Global Environmental Change

 

Theme Description: Change is a constant component within all of the Earth's systems. Understanding the driving forces behind both natural and anthropogenic change is a key element of science. Topics such as climate change, changing atmospheric composition, the global carbon cycle, the global hydrologic cycle, land use/land cover changes, species migration/extinction, shifting biomes, and others are covered in this theme. Students can choose any two courses in any order to satisfy this theme.

Theme Coordinator:   Dr. Peter Soule

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Courses:

BIO 1103. Global Climate Change and Earth’s Life (4). S
A course examining the effects of global climate change on earth’s organisms. Lecture combines biological concepts with current knowledge and predictions to provide a broad introduction to key changes possible in earth’s biota in a future world. Laboratory provides a hands-on approach to investigating climate change questions. Submission of on-line essays, group discussions and summary reports from laboratory experiments required. Lecture three hours, laboratory two hours.

GHY 1011. Global Climate Change (4). F;S
This course provides a scientific examination of global climate change, including the physical patterns within the atmosphere, climate change due to both natural and anthropogenic forcing mechanisms, and projections of future change at various spatial scales. Students will employ the scientific method in a series of field-based experiments to answer problems and address issues that complement the lecture material and focus on aspects of global climate change. Lecture three hours, laboratory two hours.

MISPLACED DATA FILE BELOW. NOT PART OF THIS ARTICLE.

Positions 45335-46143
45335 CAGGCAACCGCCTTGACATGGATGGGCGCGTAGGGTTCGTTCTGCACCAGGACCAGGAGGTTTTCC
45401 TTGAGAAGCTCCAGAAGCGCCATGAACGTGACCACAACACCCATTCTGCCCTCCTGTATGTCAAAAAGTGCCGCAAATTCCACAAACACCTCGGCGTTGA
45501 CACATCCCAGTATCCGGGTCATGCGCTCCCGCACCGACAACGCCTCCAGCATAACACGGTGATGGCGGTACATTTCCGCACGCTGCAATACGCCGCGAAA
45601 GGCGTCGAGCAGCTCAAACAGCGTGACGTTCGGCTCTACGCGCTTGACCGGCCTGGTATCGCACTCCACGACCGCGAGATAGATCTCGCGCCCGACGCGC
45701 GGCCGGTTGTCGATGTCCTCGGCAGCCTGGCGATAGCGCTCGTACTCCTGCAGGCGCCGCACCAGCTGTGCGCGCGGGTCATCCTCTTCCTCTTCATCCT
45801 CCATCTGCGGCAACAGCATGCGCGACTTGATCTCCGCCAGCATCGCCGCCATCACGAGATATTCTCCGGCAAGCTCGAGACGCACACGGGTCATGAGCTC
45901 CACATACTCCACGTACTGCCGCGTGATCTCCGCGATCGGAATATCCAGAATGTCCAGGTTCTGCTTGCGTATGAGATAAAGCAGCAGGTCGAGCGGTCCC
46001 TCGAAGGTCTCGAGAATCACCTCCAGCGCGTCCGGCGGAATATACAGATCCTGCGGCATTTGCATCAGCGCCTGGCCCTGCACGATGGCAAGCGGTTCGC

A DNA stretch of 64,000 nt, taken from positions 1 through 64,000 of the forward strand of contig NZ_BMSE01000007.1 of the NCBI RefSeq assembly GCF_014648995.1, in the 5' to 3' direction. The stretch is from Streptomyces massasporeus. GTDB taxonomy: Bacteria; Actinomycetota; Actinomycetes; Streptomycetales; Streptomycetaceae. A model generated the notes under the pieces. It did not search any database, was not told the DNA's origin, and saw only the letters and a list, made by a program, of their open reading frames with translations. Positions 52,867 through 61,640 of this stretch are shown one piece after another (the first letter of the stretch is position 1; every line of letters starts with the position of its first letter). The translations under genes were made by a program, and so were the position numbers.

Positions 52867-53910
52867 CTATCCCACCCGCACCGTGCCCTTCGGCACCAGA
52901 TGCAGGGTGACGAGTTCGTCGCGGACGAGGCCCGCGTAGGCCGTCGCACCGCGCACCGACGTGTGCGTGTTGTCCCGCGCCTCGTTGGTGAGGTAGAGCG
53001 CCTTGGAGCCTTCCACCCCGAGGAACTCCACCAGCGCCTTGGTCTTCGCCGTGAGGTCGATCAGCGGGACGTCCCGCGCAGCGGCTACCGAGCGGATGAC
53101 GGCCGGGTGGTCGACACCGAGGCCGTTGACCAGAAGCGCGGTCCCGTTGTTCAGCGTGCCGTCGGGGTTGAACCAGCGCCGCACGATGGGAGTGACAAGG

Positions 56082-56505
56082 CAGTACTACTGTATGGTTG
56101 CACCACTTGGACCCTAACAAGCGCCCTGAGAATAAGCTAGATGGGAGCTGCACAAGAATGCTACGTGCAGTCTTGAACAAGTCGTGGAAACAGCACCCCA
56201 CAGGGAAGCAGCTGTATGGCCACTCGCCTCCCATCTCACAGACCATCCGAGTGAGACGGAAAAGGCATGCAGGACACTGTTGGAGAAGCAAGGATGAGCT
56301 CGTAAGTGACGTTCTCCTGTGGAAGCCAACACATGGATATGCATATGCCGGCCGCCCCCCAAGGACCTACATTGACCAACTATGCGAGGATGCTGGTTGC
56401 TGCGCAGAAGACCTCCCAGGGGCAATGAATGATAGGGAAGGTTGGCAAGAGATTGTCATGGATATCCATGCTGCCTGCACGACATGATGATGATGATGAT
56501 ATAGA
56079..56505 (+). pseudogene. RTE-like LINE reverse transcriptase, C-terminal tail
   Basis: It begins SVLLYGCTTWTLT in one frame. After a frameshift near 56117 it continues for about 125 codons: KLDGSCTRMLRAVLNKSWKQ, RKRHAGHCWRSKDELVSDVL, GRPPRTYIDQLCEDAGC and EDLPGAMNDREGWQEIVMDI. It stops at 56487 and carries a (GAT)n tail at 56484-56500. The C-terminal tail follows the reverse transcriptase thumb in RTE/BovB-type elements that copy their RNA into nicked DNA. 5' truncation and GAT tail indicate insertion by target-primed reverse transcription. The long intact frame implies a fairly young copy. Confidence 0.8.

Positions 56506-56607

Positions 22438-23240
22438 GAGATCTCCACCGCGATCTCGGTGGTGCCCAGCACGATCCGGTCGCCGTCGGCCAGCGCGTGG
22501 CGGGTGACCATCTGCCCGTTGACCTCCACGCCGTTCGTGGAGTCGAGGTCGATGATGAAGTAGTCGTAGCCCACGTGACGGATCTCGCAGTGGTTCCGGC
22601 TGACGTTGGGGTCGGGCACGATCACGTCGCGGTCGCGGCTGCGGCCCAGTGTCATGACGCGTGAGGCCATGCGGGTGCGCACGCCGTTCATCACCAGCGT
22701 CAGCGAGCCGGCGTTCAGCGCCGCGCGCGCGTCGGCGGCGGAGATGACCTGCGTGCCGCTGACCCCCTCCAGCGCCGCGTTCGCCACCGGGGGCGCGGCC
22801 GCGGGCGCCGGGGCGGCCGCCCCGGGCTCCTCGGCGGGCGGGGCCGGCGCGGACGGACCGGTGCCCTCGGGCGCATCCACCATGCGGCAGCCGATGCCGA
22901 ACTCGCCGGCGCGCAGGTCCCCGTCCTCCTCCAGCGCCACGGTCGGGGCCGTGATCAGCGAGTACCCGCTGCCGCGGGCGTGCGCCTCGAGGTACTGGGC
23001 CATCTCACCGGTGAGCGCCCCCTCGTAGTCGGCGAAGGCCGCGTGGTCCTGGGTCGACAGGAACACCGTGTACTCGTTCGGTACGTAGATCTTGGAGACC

GHY 1012. Global Change of the Biosphere (4).F;S
An introduction to the patterns, dynamics, and causes of change in the biosphere. Students will examine the fundamental geographic determinants of biodiversity patterns and the natural and human factors that drive biotic change, including climate change, land cover change, and biological invasions. Students will use the scientific method in hands-on laboratory activities to investigate causal relationships between global change processes and biome shifts, species migration, extinction, and loss of biodiversity. Lecture three hours, laboratory two hours.

GLY 1104. Water: Mountains to Sea (4). F
A study of the interaction between terrestrial water and geological phenomena. The course applies the scientific method to the study of the continental components of the hydrologic cycle. It also focuses on the interaction of water with the rock and plate tectonic cycles. Lecture three hours, laboratory two hours.

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How These Courses Integrate into Theme:

Students in each course will explore the interrelationships among the Earth's complex environmental systems and the methodologies used by a diverse group of scientists. Students will gain a sound understanding of the patterns and processes of climate change, as well as an introduction to the scientific method of inquiry through active approaches such as data collection, data analysis, evaluation and debate. Students will hear from various speakers and be given the chance to discuss the content of these talks within the laboratory sections.